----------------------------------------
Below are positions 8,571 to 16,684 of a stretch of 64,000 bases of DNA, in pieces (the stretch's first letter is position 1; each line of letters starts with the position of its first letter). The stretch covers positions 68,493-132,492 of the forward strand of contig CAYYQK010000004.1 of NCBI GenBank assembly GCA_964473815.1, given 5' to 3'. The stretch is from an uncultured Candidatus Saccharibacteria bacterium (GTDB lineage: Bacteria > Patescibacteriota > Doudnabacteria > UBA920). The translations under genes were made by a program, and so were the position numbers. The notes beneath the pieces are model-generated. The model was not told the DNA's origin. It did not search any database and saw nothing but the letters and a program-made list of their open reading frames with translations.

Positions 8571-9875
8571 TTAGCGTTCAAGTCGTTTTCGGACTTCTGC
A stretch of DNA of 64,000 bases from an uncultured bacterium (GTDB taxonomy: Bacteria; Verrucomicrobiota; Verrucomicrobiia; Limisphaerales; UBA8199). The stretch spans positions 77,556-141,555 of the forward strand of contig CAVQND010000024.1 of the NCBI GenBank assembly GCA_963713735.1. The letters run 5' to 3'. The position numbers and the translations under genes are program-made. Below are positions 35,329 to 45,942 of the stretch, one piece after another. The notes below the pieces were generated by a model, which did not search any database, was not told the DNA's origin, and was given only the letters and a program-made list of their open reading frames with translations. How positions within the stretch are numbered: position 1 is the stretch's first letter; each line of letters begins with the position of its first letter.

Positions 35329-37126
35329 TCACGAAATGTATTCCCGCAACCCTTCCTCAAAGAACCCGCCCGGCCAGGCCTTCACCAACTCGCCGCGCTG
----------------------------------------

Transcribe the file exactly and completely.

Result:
Below are positions 8,571 to 16,684 of a stretch of 64,000 bases of DNA, in pieces (the stretch's first letter is position 1; each line of letters starts with the position of its first letter). The stretch covers positions 68,493-132,492 of the forward strand of contig CAYYQK010000004.1 of NCBI GenBank assembly GCA_964473815.1, given 5' to 3'. The stretch is from an uncultured Candidatus Saccharibacteria bacterium (GTDB lineage: Bacteria > Patescibacteriota > Doudnabacteria > UBA920). The translations under genes were made by a program, and so were the position numbers. The notes beneath the pieces are model-generated. The model was not told the DNA's origin. It did not search any database and saw nothing but the letters and a program-made list of their open reading frames with translations.

Positions 8571-9875
8571 TTAGCGTTCAAGTCGTTTTCGGACTTCTGC
A stretch of DNA of 64,000 bases from an uncultured bacterium (GTDB taxonomy: Bacteria; Verrucomicrobiota; Verrucomicrobiia; Limisphaerales; UBA8199). The stretch spans positions 77,556-141,555 of the forward strand of contig CAVQND010000024.1 of the NCBI GenBank assembly GCA_963713735.1. The letters run 5' to 3'. The position numbers and the translations under genes are program-made. Below are positions 35,329 to 45,942 of the stretch, one piece after another. The notes below the pieces were generated by a model, which did not search any database, was not told the DNA's origin, and was given only the letters and a program-made list of their open reading frames with translations. How positions within the stretch are numbered: position 1 is the stretch's first letter; each line of letters begins with the position of its first letter.

Positions 35329-37126
35329 TCACGAAATGTATTCCCGCAACCCTTCCTCAAAGAACCCGCCCGGCCAGGCCTTCACCAACTCGCCGCGCTG